LuAnn's Story: A Breast Cancer Survivor Shares her Experience
SIOUX FALLS (Oct. 1, 2009) - Cancer. "When I heard it, I thought, 'that's not me. That word doesn't fit into my life." But as she stepped into a whirlwind of appointments and consultations with oncologists and surgeons, LuAnn Neugebauer of Brandon came to terms with the fact that she was indeed among the one in eight women who will experience breast cancer sometime during their lifetimes. "Instead of asking why me, I started asking why not me."
LuAnn is among a team of "Think Pink" ladies - breast cancer survivors who serve as honorary co-chairs for the annual Avera Race Against Breast Cancer, and also raise awareness about breast cancer and the importance of regular screenings.
LuAnn says she, like many women, fell behind on her annual mammography screenings, letting too much time elapse between tests. Although her grandmother had breast cancer, she was diagnosed in her 80s, so that family history didn't cause LuAnn to believe she would inherit breast cancer.
In March of 2006, at age 49, LuAnn felt a lump in her right breast while getting dressed for work. Immediately alarm bells went off her in mind. "I just felt sick, but I had volunteered to take on a shift at work and had to go. Maybe that was good because it took my mind off it." As soon as she got off work, she called the doctor and made an appointment. During her evening workouts, LuAnn was in the habit of walking, but this night, she ran. "I just wanted to run until I couldn't run anymore."
Even though she feared the worst, hearing the actual diagnosis still came as a shock. "When they told me, I cried. But after the blow of hearing the news, you have to get everything lined up." LuAnn relied on support from her fiancé, Randy, her family, friends and especially the power of prayer. "I felt myself as being in God's hands, and he carried me through it."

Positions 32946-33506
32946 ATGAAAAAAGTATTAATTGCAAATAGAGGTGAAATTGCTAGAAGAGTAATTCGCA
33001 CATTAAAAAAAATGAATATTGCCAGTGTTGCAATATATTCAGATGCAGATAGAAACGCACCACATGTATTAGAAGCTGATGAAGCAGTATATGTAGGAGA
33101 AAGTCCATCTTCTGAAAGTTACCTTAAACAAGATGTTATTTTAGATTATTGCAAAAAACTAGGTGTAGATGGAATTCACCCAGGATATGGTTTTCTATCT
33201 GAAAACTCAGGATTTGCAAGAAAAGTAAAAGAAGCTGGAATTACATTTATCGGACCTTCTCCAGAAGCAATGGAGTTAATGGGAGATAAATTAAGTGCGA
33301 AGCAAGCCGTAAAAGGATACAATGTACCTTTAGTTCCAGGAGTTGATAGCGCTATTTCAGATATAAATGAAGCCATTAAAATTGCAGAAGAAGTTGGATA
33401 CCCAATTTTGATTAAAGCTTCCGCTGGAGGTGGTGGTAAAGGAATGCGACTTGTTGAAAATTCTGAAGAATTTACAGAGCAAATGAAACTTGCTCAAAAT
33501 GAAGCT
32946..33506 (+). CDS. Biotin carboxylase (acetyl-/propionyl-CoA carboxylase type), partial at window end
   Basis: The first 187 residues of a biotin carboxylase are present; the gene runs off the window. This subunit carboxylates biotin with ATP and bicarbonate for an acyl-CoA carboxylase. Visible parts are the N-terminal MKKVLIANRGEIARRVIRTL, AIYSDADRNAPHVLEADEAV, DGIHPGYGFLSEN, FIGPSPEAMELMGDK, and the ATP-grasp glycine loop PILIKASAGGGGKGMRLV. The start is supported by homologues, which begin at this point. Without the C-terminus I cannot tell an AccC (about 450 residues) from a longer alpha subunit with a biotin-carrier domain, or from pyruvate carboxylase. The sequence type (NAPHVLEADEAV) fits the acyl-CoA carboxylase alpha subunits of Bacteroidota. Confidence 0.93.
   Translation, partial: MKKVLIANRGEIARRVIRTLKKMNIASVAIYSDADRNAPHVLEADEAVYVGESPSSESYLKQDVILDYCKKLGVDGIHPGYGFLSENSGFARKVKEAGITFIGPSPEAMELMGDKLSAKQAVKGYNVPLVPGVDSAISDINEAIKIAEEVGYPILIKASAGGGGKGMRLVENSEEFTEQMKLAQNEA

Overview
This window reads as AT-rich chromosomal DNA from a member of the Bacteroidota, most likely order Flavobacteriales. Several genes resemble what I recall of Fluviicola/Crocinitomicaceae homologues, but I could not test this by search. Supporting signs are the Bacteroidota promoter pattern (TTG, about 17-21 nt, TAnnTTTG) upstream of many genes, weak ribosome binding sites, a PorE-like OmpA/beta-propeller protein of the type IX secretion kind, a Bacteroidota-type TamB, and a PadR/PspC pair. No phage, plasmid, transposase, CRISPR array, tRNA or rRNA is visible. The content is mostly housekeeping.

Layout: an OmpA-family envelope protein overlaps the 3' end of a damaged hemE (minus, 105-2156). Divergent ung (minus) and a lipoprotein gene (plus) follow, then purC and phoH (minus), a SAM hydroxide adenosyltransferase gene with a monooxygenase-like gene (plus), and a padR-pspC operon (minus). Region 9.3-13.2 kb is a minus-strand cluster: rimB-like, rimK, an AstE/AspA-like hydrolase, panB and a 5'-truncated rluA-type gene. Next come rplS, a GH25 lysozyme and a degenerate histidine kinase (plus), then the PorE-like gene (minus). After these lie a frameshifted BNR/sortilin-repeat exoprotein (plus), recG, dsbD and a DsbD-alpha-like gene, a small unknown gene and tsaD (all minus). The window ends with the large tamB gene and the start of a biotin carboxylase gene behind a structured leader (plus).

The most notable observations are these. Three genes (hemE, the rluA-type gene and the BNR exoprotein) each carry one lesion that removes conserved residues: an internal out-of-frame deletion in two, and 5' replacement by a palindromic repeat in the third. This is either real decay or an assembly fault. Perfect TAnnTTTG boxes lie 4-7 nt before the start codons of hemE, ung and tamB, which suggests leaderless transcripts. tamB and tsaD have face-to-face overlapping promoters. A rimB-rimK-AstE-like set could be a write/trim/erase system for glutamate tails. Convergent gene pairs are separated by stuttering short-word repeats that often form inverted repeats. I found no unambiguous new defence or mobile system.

LuAnn's cancer was invasive in her right breast, meaning that the cancer had started to break through normal breast tissue. Pre-invasive cancer, confined to breast tissues, was detected in her left breast.
Her first line of treatment involved a double mastectomy with reconstruction. Then LuAnn was scheduled for eight rounds of chemotherapy. The invasive tumor was 1.1 cm in size, and her doctor told her that chemotherapy should be considered for a tumor larger than 1 cm.
During her recovery, LuAnn benefited from massage as a complementary therapy, and also support groups which helped her make meaningful connections with other breast cancer survivors. "My circle of friends really grew during this time," she said.
Just a few weeks after her last chemo treatment on Oct. 3, 2006, LuAnn's daughter, Natalie, was married on Oct. 28. "She had asked me even before I knew I had cancer if I would be her maid of honor." Although LuAnn would have wanted to have her own hair, eyebrows and eyelashes for the special day, with the help of a styled hairpiece and makeup artistry, she felt confident enough to walk down the aisle.
Just as she viewed her daughter's wedding day, LuAnn sees every day as a gift - even ordinary days when she's on the job at the coffee bar at Avera McKennan or at Avera Behavioral Health Center. "My faith was always strong, but it's so much stronger now. Every day we're given is to be treasured as a gift from God."
Based on her experiences, LuAnn advises other women to fear breast cancer enough to get regular screenings, yet realize that life does go on after breast cancer.
During October, Avera McKennan urges every woman to "Think Pink" for breast health. Recommendations for all women include monthly self-breast exams and annual clinical breast exams. Women over age 40 should have annual mammograms. Screenings should begin earlier for women at high risk based on heredity and other factors. For more information, go to www.AveraThinkPink.org.